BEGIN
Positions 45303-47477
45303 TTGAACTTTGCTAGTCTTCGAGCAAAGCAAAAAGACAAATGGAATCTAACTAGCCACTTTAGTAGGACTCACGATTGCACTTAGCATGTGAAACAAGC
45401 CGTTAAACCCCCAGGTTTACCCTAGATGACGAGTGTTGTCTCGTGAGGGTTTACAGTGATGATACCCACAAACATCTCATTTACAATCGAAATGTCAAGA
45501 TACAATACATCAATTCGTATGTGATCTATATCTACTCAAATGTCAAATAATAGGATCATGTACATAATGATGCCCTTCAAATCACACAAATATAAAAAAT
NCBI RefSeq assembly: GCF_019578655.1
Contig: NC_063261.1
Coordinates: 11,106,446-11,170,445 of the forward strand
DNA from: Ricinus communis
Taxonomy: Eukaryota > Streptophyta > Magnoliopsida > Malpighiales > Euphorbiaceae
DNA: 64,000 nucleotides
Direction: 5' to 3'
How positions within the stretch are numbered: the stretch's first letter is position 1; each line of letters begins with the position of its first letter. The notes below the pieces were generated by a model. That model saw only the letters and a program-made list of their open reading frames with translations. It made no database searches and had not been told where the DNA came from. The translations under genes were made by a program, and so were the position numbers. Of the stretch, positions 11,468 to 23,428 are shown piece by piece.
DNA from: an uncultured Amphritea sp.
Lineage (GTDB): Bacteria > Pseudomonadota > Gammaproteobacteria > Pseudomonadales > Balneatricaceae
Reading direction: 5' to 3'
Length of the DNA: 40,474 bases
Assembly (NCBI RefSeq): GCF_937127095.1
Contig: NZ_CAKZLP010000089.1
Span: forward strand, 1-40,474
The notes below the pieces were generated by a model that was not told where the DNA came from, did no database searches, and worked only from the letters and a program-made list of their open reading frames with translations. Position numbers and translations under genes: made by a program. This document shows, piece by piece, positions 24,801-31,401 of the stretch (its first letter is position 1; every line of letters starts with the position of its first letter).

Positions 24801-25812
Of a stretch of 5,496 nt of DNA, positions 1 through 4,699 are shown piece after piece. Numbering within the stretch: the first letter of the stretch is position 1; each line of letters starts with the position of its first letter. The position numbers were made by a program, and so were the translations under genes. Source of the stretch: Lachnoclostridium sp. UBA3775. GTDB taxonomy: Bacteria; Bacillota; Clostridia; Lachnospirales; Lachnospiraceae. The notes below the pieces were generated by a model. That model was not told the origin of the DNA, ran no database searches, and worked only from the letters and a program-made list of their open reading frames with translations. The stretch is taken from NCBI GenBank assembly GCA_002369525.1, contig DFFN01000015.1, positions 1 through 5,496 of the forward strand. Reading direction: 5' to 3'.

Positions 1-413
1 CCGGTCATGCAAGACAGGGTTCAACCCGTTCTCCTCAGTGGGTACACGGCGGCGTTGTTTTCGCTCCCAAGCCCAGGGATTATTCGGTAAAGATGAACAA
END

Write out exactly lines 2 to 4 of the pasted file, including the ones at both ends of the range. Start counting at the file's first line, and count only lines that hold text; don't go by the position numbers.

45303 TTGAACTTTGCTAGTCTTCGAGCAAAGCAAAAAGACAAATGGAATCTAACTAGCCACTTTAGTAGGACTCACGATTGCACTTAGCATGTGAAACAAGC
45401 CGTTAAACCCCCAGGTTTACCCTAGATGACGAGTGTTGTCTCGTGAGGGTTTACAGTGATGATACCCACAAACATCTCATTTACAATCGAAATGTCAAGA
45501 TACAATACATCAATTCGTATGTGATCTATATCTACTCAAATGTCAAATAATAGGATCATGTACATAATGATGCCCTTCAAATCACACAAATATAAAAAAT